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Title: Developing evidence-based practice in emergency planning and management
Author: Lee, Andrew C. K.
ISNI:       0000 0004 5370 0414
Awarding Body: University of Sheffield
Current Institution: University of Sheffield
Date of Award: 2015
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BACKGROUND Emergency planning is essential to mitigate disasters and ensure appropriate emergency responses. However, it is imperfect and rarely ‘evidence-based’. The extent of the evidence-base and how it is utilised is also unclear. This thesis scopes the evidence-base from a health perspective, and explores the determinants of evidence-based practice in this field. METHODS Three scoping reviews of published literature including British grey literature were conducted to map the evidence-base. Two further studies involving key informant interviews in the UK and Nepal were then conducted to understand how evidence was used and identify determinants of evidence-based practice in this field. A thematic approach was then applied during data analysis for key themes. FINDINGS Many publications originate from high income countries, especially North America. Most were observational and unsystematically reported commentaries and event reports. Whilst many addressed emergency planning and response issues, few covered disaster mitigation or recovery. More disaster research especially from LMIC settings is required. The UK interviews revealed greater practitioner focus on operational aspects. Knowledge gaps included individual and organisational behaviour in emergencies, public engagement and community disaster resilience. There were issues with knowledge acquisition, dissemination and utilisation, and ascertaining the optimal system configuration. Interviews in Nepal uncovered further barriers to evidence-based practice such as contextual factors (e.g. poverty), local custom and culture, weak legislative infrastructure, and limited demand and accessibility of the evidence-base. CONCLUSIONS The validity and generalisability of existing disaster literature is unclear and little evidence synthesis has been performed to inform policy and practice. What constitutes “evidence” is also contested. Various knowledge management issues exist. Current knowledge gaps are diverse, including socio-behavioural aspects, operational processes and organisational configuration issues. Barriers to evidence-based practice include political factors especially in settings where governance, legislation and leadership are weaker. Promoting evidence-based practice will require individual, organisational and system culture change.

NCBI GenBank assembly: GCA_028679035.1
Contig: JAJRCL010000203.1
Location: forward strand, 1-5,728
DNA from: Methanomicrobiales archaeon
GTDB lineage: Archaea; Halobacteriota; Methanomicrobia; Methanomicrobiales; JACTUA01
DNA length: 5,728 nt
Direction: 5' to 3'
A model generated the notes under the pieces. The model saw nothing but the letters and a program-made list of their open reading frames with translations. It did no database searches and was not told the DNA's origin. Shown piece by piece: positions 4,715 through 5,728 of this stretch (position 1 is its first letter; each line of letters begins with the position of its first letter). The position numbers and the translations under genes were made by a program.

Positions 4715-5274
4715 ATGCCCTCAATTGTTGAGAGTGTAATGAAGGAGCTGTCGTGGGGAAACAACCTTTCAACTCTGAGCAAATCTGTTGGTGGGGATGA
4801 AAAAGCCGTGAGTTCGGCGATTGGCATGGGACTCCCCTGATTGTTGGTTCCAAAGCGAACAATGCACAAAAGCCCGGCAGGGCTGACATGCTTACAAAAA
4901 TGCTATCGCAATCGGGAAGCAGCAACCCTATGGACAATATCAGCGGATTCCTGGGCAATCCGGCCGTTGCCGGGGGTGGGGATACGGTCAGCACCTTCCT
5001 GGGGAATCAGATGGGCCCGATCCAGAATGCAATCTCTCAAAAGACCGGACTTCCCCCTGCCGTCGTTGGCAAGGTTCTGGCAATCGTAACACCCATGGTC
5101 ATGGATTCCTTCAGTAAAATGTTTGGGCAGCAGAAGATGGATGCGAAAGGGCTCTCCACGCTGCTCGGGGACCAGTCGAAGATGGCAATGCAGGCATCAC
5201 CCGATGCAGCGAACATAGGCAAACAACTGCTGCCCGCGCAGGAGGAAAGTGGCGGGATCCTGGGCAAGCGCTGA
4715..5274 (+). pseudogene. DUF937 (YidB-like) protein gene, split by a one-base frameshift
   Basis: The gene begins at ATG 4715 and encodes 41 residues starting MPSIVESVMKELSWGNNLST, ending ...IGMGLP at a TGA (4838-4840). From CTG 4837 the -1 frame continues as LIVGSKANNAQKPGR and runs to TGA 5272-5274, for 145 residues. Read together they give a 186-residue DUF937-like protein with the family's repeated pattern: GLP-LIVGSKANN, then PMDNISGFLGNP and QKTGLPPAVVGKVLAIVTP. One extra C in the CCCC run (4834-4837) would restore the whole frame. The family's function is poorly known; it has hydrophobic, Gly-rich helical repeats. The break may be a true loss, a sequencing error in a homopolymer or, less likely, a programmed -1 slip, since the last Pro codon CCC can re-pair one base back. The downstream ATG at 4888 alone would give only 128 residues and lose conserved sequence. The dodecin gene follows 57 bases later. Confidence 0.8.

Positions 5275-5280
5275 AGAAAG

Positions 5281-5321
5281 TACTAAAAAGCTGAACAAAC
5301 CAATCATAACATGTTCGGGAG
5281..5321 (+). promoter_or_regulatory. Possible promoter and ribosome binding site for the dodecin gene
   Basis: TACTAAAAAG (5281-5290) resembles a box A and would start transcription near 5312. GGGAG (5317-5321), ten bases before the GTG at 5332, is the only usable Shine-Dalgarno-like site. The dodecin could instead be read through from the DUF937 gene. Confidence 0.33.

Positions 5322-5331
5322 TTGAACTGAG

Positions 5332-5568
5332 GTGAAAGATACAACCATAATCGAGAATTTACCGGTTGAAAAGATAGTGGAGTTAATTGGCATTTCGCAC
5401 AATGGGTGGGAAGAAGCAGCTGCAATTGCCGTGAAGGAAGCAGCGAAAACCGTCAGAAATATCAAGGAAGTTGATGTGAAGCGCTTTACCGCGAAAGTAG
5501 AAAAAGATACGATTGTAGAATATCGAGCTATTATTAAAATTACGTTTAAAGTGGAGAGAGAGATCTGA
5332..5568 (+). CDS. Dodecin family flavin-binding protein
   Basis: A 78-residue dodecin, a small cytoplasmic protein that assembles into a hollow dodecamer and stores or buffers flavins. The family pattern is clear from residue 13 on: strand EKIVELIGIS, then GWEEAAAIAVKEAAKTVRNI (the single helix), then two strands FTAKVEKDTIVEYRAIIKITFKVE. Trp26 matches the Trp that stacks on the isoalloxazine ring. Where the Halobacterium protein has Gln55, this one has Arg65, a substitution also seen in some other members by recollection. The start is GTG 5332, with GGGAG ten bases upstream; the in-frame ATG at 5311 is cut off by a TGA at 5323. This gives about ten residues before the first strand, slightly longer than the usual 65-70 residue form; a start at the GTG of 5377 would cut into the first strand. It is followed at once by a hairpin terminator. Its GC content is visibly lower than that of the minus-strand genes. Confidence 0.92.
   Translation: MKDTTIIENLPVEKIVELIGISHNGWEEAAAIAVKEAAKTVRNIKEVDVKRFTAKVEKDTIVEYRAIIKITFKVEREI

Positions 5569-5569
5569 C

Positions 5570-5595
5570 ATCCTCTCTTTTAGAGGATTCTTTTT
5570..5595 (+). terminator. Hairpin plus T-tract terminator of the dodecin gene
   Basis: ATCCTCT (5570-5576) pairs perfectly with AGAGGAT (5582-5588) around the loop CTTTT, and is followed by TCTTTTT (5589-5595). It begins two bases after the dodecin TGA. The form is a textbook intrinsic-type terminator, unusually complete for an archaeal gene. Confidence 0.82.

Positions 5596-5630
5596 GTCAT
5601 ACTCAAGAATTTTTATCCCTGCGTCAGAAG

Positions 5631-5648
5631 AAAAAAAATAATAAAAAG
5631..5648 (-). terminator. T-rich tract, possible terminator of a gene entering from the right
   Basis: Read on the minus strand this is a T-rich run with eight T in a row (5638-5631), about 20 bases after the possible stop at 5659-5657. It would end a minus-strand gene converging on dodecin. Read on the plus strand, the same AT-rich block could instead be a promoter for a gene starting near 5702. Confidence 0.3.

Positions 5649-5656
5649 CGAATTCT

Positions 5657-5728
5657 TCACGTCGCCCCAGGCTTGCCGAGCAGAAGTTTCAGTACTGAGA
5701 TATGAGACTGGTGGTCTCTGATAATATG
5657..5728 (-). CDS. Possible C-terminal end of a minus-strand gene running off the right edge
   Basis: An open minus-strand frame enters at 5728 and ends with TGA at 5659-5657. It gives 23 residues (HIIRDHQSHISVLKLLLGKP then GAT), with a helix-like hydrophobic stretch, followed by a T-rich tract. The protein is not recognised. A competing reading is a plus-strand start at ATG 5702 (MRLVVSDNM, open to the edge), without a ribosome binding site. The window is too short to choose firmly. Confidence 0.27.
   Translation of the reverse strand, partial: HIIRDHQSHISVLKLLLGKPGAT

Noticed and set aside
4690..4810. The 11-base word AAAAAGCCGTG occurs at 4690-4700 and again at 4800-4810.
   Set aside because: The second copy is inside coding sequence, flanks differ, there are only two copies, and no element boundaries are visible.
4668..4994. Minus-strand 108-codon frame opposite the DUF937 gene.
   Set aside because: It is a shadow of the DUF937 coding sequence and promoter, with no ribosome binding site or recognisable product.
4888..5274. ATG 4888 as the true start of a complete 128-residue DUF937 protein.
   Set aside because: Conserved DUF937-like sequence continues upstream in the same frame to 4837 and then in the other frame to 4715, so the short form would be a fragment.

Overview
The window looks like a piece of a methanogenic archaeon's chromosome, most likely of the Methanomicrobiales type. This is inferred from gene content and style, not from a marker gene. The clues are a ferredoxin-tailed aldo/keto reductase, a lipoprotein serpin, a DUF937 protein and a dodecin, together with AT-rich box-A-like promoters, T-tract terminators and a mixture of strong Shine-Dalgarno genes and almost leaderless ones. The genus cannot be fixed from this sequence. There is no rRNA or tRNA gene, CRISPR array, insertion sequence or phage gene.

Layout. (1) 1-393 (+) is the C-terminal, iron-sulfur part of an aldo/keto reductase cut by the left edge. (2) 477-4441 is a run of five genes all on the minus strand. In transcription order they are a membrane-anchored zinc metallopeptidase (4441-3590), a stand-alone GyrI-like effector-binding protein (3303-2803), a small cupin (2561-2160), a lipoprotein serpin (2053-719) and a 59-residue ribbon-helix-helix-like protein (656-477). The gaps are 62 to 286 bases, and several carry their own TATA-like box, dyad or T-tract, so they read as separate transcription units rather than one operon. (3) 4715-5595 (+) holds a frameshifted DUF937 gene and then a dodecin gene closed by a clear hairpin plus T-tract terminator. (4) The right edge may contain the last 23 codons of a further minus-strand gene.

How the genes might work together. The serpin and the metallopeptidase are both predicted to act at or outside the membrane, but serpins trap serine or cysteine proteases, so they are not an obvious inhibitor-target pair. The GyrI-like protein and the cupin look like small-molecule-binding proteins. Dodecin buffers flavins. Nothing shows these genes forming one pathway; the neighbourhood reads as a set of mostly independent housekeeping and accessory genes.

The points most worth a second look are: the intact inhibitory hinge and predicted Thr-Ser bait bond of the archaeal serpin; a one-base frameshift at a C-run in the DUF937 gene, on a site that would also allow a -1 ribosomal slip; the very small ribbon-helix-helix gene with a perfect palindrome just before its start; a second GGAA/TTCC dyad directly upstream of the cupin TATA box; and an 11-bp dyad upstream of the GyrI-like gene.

Supervisor: Goodacre, Steve ; Jones, Graham Sponsor: Not available
Qualification Name: Thesis (M.D.) Qualification Level: Doctoral
EThOS ID:  DOI: Not available